• He attacked the assumption that: “…there are rights anterior to the establishment of governments: for natural, as applied to rights, if it means anything, is meant to stand in opposition to legal…”

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Inherent Dignity and Human Rights

  • “The United Nations Universal Declaration of Human Rights” speaks of “the inherent dignity and of the equal and inalienable rights of all members of the human family.”

  • Article 1: “All human beings are born free and equal in dignity and rights. They are endowed with reason and conscience and should act towards one another in a sprit of brotherhood.”

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Regan: Inherent Value and Animal Rights

  • Regan calls creatures that have beliefs, desires, perceptions, and a sense of the future “subjects of a life.”

  • There are two types of subjects of a life:

    1) Moral Patients that are not agents, and

    2) Moral Patients that are agents, namely: human agents.

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Human Agents or Persons

Human Agents

Moral Patients


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Regan’s Case for Animal Rights.

  • Regan thinks animals that are conscious patients have “INHERENT VALUE.”

  • He claims that if something has “inherent value,” we have a “direct duty” to insure that this value is respected. He says, “It is not ‘the sentimental interests’ of moral agents that grounds our duties of justice to children, the retarded, the senile, or other moral patients, including animals. It is respect for their inherent value.”

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Moral Patients

  • Regan thinks some subjects of a life are pure patients. That is, they are not agents in the way that people are. Yet they do deserve moral concern from people. He calls them “moral patients” and includes in their ranks, infants, the senile, and some animals.

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Regan’s argument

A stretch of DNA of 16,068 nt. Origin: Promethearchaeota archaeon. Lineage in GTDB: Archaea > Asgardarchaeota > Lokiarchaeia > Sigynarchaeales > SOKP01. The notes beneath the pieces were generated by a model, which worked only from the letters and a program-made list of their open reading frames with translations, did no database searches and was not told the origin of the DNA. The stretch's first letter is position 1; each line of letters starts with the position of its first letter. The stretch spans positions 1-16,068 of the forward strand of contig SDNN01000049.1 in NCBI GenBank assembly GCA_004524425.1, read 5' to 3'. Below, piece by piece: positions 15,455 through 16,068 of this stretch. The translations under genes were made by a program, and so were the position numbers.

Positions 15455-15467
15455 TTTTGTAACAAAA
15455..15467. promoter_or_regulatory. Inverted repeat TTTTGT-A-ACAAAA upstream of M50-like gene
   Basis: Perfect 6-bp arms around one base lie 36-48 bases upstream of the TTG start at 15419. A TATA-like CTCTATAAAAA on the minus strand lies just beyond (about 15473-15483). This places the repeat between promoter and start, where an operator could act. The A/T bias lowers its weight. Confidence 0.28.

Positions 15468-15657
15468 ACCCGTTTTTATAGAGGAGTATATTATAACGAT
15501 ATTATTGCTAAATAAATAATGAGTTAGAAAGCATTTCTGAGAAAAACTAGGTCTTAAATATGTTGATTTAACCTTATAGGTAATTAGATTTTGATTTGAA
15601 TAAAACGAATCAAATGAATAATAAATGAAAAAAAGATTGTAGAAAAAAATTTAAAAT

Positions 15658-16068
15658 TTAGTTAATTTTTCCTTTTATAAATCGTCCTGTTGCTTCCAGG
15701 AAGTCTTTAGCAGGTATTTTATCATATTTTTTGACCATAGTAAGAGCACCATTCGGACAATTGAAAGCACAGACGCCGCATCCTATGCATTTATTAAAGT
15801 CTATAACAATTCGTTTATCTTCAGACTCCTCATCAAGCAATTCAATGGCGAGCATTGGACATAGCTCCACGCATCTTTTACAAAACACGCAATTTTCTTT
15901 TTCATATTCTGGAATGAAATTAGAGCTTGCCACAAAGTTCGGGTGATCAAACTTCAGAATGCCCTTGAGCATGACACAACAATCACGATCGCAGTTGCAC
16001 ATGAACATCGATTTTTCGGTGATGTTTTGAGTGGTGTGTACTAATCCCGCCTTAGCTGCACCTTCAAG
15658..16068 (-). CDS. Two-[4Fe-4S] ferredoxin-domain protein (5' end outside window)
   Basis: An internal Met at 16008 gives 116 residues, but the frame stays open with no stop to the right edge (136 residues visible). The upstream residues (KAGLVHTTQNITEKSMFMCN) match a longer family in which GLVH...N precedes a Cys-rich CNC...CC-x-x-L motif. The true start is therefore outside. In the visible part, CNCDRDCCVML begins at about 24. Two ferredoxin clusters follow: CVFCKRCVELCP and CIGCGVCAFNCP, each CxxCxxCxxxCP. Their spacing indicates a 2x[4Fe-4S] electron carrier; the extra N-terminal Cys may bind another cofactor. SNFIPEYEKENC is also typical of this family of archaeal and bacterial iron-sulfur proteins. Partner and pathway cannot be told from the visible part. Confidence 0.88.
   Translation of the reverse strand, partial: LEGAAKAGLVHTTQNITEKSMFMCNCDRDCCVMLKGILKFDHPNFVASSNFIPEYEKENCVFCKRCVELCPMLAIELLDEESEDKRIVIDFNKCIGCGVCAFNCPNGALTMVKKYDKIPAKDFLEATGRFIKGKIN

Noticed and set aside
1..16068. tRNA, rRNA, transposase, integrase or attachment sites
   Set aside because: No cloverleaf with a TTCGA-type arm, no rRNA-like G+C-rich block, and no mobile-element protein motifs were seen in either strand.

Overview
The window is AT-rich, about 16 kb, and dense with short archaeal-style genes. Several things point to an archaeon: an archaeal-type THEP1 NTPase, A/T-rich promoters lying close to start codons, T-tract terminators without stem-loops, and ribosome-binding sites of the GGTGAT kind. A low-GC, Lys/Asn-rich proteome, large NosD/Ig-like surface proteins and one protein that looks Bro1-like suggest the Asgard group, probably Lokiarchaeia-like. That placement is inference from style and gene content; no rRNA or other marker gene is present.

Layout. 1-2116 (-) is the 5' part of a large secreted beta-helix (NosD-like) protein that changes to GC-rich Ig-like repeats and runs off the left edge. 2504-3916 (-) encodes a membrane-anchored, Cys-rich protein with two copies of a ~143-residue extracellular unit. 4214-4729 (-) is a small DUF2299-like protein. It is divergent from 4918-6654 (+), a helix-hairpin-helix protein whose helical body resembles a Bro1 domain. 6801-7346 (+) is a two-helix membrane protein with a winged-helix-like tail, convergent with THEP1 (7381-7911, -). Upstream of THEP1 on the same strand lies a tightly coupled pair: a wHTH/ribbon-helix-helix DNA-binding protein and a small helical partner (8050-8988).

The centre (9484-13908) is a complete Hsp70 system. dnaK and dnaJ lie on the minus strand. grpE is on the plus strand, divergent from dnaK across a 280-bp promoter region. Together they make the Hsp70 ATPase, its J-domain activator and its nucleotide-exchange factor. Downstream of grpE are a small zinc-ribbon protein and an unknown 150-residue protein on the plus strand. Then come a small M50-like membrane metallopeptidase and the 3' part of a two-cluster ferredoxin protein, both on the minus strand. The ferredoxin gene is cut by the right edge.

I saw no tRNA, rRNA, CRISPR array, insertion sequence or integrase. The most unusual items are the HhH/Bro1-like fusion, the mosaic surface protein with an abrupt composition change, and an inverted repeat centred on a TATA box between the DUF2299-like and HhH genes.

• Some subjects of a life have “inherent value.”

  • All things with “inherent value” morally require our respect.

  • Therefore, some subjects of a life morally require our respect.

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The argument is valid, but is it sound?

  • Neither premise 1. nor premise 2. is true.

  • To say something has inherent value is like saying that it is a circular square.

  • To borrow a phrase from Bentham, the idea of “intrinsic value” is nonsense upon stilts.

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The Meaning of “inherent”

  • An “inherent” property is one that is woven into the very nature of a thing.

  • So an inherent property is an intrinsic property.

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  • An intrinsic property of something is a property the thing has: a) no matter what anyone believes or wants,

    b) no matter what else is true.

  • Mass, for example, is intrinsic to matter.

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  • Dignity is not a property of a rights bearing individual in the way that mass is a property of a human being. Humans have mass no matter what anyone believes or wants; and no matter what else is true. But whether or not a thing has dignity depends on what people believe about it, want in regard to it, and what is true of it.

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So: Dignity is not inherent

  • To have dignity is to be worthy of being singled out for praise. But what makes a thing worthy? What dignifies it? Things have worth because people attribute worth to them, and they have dignity because people dignify them. So dignity is not a property intrinsic to anything. Dignity is invented, not discovered.

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Value is Invented not Discovered

  • 1. “I value X” does not entail

  • 2. “X is valuable.”

    For 2. is ambiguous between:

    2 a) “X can be valued” which is trivial, and

    2 b) “X is worthy of being valued” which is clearly not entailed by 1.

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So, how should we talk about rights?

Conventional Non-Conventional

Natural or Human? Moral, etc.

Legal, Professional, etc.



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Do I Have the Right?

Human, Natural, Moral?

Professional or Legal?




Can it be created?

Can it be enforced?


How do you know?

Is it being enforced?